Rotterdam Rules Gaining Speed
?The Rotterdam Rules may soon replace the existing cargo liability regimes such as the Hamburg and Hague/Visby Rules.
in the NewsState of Logistics 2016: Pursue mutual benefit Despite mixed Q2 results, transportation & logistics deal making prospects look bright Managing Global Transportation: How NVOCCs can operate more profitably STB rolls out proposed reciprocal switching regulations Climate Change Bringing More Rain Will Complicate Supply Chains More News
The European Community Shipowners’ Association (ECSA), the International Chamber of Shipping (ICS), BIMCO and the World Shipping Council (WSC)
have welcomed the recommendation by the European Parliament that EU Member States should move “speedily to sign, ratify and implement the UN Convention on Contracts for the ‘Rotterdam Rules.” As LM readers know, the International Carriage of Goods Wholly or Partly by Sea, has also been endorsed by the National Industrial Transportation League as a more seamless method for establishing the new maritime liability system.
?The Rotterdam Rules, adopted by the United Nations Commission on International Trade Law (UNCITRAL) will replace the existing cargo liability regimes such as the Hamburg and Hague/Visby Rules.
Shipowner organizations firmly believe that this will achieve greater global uniformity for cargo liability, facilitating e-commerce through use of electronic documentation, reflecting modern ‘door to door’ services involving other modes of transport in addition to the sea-leg and ‘just in time’ delivery practices.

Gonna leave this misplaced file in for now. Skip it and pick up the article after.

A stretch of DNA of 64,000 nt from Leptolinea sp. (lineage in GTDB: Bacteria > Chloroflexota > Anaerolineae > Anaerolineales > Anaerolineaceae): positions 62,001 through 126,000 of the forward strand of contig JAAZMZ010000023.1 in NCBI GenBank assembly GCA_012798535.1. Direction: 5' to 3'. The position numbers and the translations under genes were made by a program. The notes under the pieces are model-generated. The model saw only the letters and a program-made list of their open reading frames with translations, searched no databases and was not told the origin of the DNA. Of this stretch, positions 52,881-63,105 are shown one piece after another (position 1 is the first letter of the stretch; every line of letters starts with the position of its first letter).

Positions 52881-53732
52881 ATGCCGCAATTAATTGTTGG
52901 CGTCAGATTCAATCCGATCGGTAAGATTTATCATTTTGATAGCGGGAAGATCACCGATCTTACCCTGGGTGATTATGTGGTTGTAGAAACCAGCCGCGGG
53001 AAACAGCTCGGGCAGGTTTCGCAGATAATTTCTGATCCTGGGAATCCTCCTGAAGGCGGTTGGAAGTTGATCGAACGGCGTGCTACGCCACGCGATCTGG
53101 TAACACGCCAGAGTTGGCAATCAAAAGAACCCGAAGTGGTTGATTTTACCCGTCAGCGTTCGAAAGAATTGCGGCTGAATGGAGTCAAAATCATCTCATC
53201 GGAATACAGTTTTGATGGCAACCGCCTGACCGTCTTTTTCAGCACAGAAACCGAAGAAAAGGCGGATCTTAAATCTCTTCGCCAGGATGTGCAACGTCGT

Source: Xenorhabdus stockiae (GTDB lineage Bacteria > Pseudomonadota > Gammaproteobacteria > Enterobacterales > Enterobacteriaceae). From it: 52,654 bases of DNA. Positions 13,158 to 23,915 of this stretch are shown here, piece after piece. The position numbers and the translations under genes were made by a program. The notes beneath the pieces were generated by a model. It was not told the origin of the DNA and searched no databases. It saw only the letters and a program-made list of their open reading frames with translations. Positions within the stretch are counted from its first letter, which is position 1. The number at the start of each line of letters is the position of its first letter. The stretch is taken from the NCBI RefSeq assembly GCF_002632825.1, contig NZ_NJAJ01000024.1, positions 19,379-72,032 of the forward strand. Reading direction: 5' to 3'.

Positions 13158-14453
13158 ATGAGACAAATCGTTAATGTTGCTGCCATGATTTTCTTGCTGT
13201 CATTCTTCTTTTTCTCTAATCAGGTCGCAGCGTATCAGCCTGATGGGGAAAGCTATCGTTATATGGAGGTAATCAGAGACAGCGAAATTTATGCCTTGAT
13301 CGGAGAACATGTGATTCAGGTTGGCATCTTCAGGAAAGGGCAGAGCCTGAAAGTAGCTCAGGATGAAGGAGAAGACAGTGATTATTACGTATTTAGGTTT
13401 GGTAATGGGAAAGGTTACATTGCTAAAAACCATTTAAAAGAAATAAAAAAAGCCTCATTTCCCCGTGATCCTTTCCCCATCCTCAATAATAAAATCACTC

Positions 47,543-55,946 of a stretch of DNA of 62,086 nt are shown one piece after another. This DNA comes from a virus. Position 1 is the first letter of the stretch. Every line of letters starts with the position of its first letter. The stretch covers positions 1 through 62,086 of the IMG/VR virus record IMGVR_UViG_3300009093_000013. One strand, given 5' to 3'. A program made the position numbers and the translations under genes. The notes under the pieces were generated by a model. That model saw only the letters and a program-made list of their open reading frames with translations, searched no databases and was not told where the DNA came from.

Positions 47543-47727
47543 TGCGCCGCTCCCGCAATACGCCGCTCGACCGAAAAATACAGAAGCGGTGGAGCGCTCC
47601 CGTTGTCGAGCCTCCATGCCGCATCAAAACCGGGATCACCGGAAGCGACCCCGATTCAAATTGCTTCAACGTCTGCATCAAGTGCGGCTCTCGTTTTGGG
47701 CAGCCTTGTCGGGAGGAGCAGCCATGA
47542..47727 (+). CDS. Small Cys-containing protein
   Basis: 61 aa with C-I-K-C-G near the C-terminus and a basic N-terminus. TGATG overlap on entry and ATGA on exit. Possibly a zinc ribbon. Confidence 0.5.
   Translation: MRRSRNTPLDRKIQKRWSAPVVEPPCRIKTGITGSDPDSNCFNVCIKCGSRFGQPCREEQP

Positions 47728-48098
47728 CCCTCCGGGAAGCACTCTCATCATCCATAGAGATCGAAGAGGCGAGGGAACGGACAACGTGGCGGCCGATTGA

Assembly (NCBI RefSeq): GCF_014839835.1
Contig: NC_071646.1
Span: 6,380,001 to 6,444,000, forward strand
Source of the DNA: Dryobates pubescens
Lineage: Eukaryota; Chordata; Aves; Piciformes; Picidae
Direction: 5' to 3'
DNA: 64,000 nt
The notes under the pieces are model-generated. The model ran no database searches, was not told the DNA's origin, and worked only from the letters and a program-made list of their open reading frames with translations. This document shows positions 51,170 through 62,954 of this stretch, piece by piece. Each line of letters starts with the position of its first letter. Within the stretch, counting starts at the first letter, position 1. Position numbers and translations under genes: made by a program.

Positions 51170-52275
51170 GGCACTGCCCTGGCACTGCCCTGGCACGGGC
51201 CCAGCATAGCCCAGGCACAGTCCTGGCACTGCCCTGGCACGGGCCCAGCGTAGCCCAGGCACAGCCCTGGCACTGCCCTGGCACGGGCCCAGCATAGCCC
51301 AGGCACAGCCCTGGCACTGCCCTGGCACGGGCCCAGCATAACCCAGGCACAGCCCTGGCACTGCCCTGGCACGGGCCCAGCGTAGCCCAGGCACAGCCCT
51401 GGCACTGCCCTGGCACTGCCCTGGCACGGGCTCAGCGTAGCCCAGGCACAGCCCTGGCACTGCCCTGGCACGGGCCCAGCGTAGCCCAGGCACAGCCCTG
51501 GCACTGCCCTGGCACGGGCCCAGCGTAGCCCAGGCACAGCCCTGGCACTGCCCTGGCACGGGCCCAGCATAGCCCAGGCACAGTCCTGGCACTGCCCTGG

Following a thorough and detailed analysis of the Rotterdam Rules, ECSA, ICS, BIMCO and WSC have all concluded that this important new regime must be promoted by the industry to avoid the risk of a proliferation of regional cargo liability regulations.
However, early ratification of the UNCITRAL Convention by major trading nations, such as EU Member States, will almost certainly give this process
About the AuthorPatrick Burnson, Executive Editor Patrick Burnson is executive editor for Logistics Management and Supply Chain Management Review magazines and web sites. Patrick is a widely-published writer and editor who has spent most of his career covering international trade, global logistics, and supply chain management. He lives and works in San Francisco, providing readers with a Pacific Rim perspective on industry trends and forecasts. You can reach him directly at [email protected]
Subscribe to Logistics Management Magazine!Subscribe today. It's FREE!
Get timely insider information that you can use to better manage your entire logistics operation.
Start your FREE subscription today!
2016 State of Logistics: Third-party logistics 2016 State of Logistics: Ocean freight View More From this Issue